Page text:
Putting the City Girl on a Cow Farm

July 5, 2001: 

We actually made it all the way from LAX to Minneapolis without a hitch.  (Of course if you consider the luggage not fitting in the trunk of the rented convertible, squeezing what is commonly referred to as a “carry-on” between the two people lucky enough to get to ride in the back not a “hitch”, then, you are a seasoned traveler.  And of course would have never rented a convertible in the first place.)

The short drive from Minneapolis to St. Peter was the first culture shock.  No stucco or smog or drive-through restaurants controlled our view.  It was just GREEN.  Green meadows, trees and vast farmland.  I never knew that green came in the shades I had only previously seen in Samantha’s ever growing Crayola crayon collection.
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We stopped at a “52 Varieties of Apples” restaurant and were served by a young, friendly waiter.  The employee at the bakery counter offered a free piece of candy to Samantha if she would stop crying for macaroni and cheese.  When we arrived at our hotel, more sincerely congenial employees greeted us.  The pharmacist at the drug store offered to answer any questions I could dream up.  The antique storeowners were interested in our impressions of Minnesota.  All to soon it seemed that every one we came in contact with was just so darn, not from LA, nice.  It was the first, of several, culture shocks to come.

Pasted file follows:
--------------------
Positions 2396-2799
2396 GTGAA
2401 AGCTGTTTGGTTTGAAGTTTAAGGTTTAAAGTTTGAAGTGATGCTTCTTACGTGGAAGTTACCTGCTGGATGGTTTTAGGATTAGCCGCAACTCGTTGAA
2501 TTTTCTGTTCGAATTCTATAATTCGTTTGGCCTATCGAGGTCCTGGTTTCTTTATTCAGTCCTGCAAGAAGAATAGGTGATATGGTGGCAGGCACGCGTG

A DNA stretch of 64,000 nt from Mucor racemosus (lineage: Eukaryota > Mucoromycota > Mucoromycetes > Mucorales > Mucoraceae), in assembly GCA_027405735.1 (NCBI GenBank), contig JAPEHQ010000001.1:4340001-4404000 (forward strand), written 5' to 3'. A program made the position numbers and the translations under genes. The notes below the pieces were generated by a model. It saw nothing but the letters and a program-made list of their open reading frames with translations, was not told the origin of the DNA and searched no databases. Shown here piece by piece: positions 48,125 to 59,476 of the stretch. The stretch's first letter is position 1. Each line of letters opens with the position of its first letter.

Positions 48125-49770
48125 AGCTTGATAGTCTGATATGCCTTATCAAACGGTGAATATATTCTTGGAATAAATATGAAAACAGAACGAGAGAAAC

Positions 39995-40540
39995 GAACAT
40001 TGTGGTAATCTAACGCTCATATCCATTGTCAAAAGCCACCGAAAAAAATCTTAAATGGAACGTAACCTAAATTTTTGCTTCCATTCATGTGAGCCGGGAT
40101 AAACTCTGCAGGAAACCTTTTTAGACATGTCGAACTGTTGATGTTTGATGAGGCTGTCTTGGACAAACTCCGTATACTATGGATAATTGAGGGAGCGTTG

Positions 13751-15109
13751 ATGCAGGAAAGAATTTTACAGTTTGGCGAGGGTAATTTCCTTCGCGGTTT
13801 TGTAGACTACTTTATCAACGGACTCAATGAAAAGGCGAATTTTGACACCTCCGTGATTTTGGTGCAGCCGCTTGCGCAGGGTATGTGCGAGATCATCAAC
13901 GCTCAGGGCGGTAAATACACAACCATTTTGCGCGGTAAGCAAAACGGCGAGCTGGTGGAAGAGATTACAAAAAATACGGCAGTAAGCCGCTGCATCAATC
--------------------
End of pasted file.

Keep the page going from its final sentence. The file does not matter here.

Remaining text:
We met Grandma Ellen at her nursing home and were pleasantly assured to find her well cared for, happy and comfortable.  Samantha was sweetly hug-able as she went from one “grandparent” to another asking about the birds and fish that the facility kept on Grandma’s floor to entertain their residents and guests.

We quickly noted that Grandma would not have enjoyed being strapped to the hood of the rental car so Sam and I set off on foot and met them later for more meals and shopping.  When Aunt Kristie arrived by car the next day we could then plan our road trip to several cemeteries and the FARM.